Date of Award:


Document Type:


Degree Name:

Master of Science (MS)


Electrical and Computer Engineering

Committee Chair(s)

Edmund Spencer


Edmund Spencer


Charles M. Swenson


Reyhan Bakhtur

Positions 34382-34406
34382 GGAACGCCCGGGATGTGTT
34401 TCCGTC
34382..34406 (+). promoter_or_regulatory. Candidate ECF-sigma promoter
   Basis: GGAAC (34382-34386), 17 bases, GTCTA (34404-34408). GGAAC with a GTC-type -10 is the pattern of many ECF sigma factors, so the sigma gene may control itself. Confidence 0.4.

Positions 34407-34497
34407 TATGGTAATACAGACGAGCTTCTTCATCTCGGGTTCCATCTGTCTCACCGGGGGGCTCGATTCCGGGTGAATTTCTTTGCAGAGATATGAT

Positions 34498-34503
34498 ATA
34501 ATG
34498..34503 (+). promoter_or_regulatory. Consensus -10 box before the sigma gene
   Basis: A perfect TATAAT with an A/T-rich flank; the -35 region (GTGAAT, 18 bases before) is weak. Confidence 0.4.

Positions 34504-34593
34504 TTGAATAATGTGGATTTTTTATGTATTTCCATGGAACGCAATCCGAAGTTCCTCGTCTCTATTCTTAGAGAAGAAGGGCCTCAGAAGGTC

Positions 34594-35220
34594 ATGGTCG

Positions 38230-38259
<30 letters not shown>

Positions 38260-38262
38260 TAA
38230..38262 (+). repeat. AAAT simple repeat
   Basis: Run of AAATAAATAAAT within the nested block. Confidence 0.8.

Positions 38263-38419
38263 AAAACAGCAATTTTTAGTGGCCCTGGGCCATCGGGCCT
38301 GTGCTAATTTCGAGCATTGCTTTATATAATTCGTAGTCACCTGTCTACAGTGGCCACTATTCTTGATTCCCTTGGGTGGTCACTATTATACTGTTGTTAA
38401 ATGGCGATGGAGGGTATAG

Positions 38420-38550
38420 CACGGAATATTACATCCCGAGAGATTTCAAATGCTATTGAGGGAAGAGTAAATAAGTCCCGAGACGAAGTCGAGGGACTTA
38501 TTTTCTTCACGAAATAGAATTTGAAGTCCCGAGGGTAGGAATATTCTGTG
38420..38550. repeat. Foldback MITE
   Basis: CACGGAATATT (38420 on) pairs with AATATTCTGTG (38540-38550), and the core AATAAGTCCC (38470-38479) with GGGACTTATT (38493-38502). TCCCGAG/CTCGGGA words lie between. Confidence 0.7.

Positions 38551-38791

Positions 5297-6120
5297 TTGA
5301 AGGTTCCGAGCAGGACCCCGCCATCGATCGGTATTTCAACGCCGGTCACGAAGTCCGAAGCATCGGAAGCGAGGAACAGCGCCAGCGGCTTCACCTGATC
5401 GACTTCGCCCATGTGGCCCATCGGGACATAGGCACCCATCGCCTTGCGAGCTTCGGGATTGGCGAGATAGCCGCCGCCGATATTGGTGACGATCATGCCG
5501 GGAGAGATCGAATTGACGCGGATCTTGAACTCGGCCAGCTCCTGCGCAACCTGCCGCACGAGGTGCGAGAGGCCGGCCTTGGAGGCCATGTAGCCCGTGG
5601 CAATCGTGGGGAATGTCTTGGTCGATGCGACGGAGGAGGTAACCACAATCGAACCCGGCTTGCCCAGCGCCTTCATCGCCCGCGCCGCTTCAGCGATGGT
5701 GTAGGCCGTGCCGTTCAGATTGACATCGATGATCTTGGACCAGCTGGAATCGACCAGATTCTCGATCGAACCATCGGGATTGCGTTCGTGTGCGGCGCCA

The Plasma Impedance Probe (PIP) is an RF-instrument that is used to measure plasma electron density and electron neutral collision Frequency. Radio Frequency probe techniques for the determination of plasma parameters are attractive especially because the RF response is not susceptible to spacecraft charging problems at frequencies above the electron plasma frequency where ion sheath effects are negligible. The work done in this thesis is presented as a compendium of two papers, the first paper dealing with PIP measurements on a sounding rocket mission and the second being a qualitative study of the effects of spacecraft aerodynamics on the impedance of antennas. Swept Impedance Probe measurements in a sporadic E-Layer observed during the Sudden Atomic Layer (SAL) sounding rocket mission are analyzed in the first paper to obtain absolute electron densities and electron neutral collision frequencies accurately. Three sets each of upleg and downleg impedance data are selected for the analysis. Initial estimates of the plasma parameters are obtained through a least mean square fit of the measured impedance data against the analytical impedance formula of Balmain. These initial parameters are used as a starting point to drive a finite difference computational model of an antenna immersed in a plasma called the Plasma Fluid Finite Difference Time Domain (PF-FDTD) model. The parameters are then tuned until a close fit is obtained between the measured impedance data and the numerical impedance data calculated by the PF-FDTD simulation. The electron neutral collision frequencies obtained from the more accurate PFFDTD simulation were up to 20% lower than the values predicted by Balmain's formula. The obtained collision frequencies are also lower than the quiet time values predicted by Schunk and Nagy when used in conjunction with neutral densities and electron temperature from the MSISE-90 model. Plasma impedance probe measurements on sounding rockets are affected by aerodynamics of the spacecraft body. The second paper analyzes the effects of density gradients and wake effects on the impedance of a dipole antenna. A Direct Simulation Monte Carlo (DSMC) code is used to simulate the aerodynamic conditions encountered during a typical sounding rocket flight. Conical electron density flow structure is used to approximate the density distribution around a spinning rocket flying through the lower ionosphere. The PF-FDTD code is modified to simulate the impedance of a dipole antenna under different flow conditions. A methodology is developed to find correction factors to rectify errors introduced due to spin modulation on sounding rockets, and the technique is applied for the SAL sounding rocket mission.